Tuesday, June 18, 2013
AUGUSTA — City councilors unanimously voted to lease the old Cony High School building for the next 50 years to a developer who plans to turn it into affordable senior citizen housing.
This recent photo shows the Cony Flatiron building on Cony Circle in Augusta.
Staff photo by Joe Phelan
The city will lease the landmark building to Cynthia Taylor, president of nonprofit housing developer Housing Initiatives of New England -- the same corporation, and woman, responsible for the redevelopment of the former city hall, which was also Augusta's police station, into 31 assisted-living apartments called the Inn at City Hall in 2000.
The flatiron building has been empty since a new Cony High School opened in 2006.
Four times, the city has sought developers willing to take on the project, failing to draw any proposals officials thought were legitimate and in the city's best interest -- until now.
The redevelopment, which is expected to cost $8.7 million, would be funded by a combination of state and federal housing money, historic preservation tax credits, grants, rental income and a proposed tax break from the city.
While Housing Initiatives is a nonprofit operation, a for-profit corporation would be established for the project, because a nonprofit would not be able to take advantage of the federal and state tax credits for housing and historic preservation necessary to make the project financially viable.
Taylor also is seeking a tax-increment financing deal from the city to get back most of the real estate taxes the developer would pay as a long-term leaseholder of the property. The deal would return all but about $4,300 of the potential $36,000 in estimated yearly taxes, for 30 years.
The city spends about $75,000 a year to heat and maintain the empty building.
Councilors also unanimously approved the concept of granting the project the tax break Thursday, with the details of the agreement to be finalized over the next month.
"We maintain an iconic historic building that, when you drive by it, looks the same from the outside, provides a valuable service of affordable housing to residents, and saves about $100,000 in tax revenues a year that don't have to be spent on expenses," Councilor-at-large Jeffrey Bilodeau said. "There is a huge benefit to the taxpayers of Augusta by us pursuing this avenue of development."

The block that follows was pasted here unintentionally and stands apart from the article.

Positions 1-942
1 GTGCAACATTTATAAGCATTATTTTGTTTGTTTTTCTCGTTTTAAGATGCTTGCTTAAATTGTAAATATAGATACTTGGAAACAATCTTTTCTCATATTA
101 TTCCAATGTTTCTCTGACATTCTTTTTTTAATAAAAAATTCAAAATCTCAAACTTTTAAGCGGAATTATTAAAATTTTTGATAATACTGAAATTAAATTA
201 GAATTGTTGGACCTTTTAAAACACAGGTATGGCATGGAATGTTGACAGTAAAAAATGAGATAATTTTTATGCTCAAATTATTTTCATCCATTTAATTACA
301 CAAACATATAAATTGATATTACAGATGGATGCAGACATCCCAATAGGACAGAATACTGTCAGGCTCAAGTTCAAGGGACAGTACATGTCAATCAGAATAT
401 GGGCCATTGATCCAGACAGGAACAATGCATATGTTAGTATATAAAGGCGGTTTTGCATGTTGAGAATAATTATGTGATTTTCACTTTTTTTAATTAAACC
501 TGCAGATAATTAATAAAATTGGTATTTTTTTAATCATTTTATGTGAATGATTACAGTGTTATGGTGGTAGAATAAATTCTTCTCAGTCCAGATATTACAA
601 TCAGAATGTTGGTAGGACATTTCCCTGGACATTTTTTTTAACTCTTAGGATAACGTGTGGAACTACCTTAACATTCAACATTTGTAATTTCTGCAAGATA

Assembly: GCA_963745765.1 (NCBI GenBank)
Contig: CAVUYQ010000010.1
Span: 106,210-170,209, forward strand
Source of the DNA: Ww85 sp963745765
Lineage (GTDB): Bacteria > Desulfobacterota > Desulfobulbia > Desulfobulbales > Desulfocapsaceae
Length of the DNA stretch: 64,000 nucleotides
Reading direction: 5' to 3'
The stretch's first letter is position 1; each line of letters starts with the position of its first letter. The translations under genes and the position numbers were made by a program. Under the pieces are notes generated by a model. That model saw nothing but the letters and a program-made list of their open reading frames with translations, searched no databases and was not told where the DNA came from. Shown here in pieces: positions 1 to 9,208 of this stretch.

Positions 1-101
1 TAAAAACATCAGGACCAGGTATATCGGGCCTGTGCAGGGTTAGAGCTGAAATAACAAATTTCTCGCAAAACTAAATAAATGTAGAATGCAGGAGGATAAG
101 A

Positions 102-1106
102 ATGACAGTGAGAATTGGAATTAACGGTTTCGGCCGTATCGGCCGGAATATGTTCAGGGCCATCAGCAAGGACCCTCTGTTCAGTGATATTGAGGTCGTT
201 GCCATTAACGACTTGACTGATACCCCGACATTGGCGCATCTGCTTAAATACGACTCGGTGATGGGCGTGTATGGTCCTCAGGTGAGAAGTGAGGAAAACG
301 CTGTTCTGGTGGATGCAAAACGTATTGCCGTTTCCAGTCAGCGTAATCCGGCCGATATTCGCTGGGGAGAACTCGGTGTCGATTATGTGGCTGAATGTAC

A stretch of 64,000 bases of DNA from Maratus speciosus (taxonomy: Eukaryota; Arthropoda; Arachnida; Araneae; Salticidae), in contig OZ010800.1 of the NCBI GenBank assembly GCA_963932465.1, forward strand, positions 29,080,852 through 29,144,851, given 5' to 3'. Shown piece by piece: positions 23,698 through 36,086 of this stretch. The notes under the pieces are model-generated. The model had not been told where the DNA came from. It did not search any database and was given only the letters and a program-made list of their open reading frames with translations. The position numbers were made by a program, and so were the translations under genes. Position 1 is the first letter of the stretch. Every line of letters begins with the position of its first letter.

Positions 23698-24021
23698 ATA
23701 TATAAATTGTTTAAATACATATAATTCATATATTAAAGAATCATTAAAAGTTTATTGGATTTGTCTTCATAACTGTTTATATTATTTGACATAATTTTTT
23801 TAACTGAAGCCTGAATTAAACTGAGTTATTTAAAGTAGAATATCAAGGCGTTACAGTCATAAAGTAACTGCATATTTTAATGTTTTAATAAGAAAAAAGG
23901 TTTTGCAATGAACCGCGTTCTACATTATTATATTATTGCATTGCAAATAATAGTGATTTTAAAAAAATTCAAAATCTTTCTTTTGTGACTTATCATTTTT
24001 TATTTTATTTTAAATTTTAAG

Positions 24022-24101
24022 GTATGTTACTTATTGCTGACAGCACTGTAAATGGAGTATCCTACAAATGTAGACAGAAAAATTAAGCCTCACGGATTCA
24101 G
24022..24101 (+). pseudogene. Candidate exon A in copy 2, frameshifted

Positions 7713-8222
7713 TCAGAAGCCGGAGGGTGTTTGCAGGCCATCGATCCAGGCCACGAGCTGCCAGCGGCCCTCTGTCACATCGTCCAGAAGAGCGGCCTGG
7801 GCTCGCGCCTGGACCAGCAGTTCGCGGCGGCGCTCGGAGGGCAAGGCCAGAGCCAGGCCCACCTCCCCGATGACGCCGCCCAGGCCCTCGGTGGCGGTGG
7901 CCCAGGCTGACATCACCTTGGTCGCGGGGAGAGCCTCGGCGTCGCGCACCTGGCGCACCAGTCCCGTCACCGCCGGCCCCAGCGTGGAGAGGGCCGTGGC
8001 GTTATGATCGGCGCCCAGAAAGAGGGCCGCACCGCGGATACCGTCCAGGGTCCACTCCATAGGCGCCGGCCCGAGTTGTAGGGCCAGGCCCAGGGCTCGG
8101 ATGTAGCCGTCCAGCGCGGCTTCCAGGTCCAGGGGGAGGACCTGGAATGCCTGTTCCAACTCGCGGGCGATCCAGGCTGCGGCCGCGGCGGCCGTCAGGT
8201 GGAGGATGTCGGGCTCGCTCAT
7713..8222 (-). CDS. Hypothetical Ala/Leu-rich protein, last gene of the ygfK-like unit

Of the proposed 44 units, 16 would be two-bedroom and 28 would be one-bedroom. Of those, 27 units would be for elderly residents with a household income of no more than 50 percent of the area's median income, or about $20,000 a year; and the other 17 would be for elderly residents with a household income of no more than 60 percent of area median income, or about $24,000, according to City Manager William Bridgeo.
Rent would range from $500 to $729 per month, according to documents filed with the city by the developer.
Resident Carol Aft said it is terrific that the flatiron building is going to be developed, but she said the city's greatest need is for affordable housing for those under, not over, the age of 55.
"I think we need, quite honestly, subsidized housing for the non-elderly," Aft said. "My suggestion is 10 percent of those units are specifically for people under 55 who need affordable housing. You need to address the most dire issues at hand, one of which is dilapidated housing."
Councilor Patrick Paradis said Maine is the oldest state in the country and there is great demand for senior citizen housing in Augusta. He said many elderly residents of the city worked here all their lives, many in industries no longer in Augusta. They get by on very little, having fought in wars, he said, and they deserve a good, affordable place to live.
"This provides a decent place for them to live in this community," Paradis said, "and it preserves an icon in this city. We've been waiting for this. It's the right place at the right time for the right people."
Keith Edwards -- 621-5647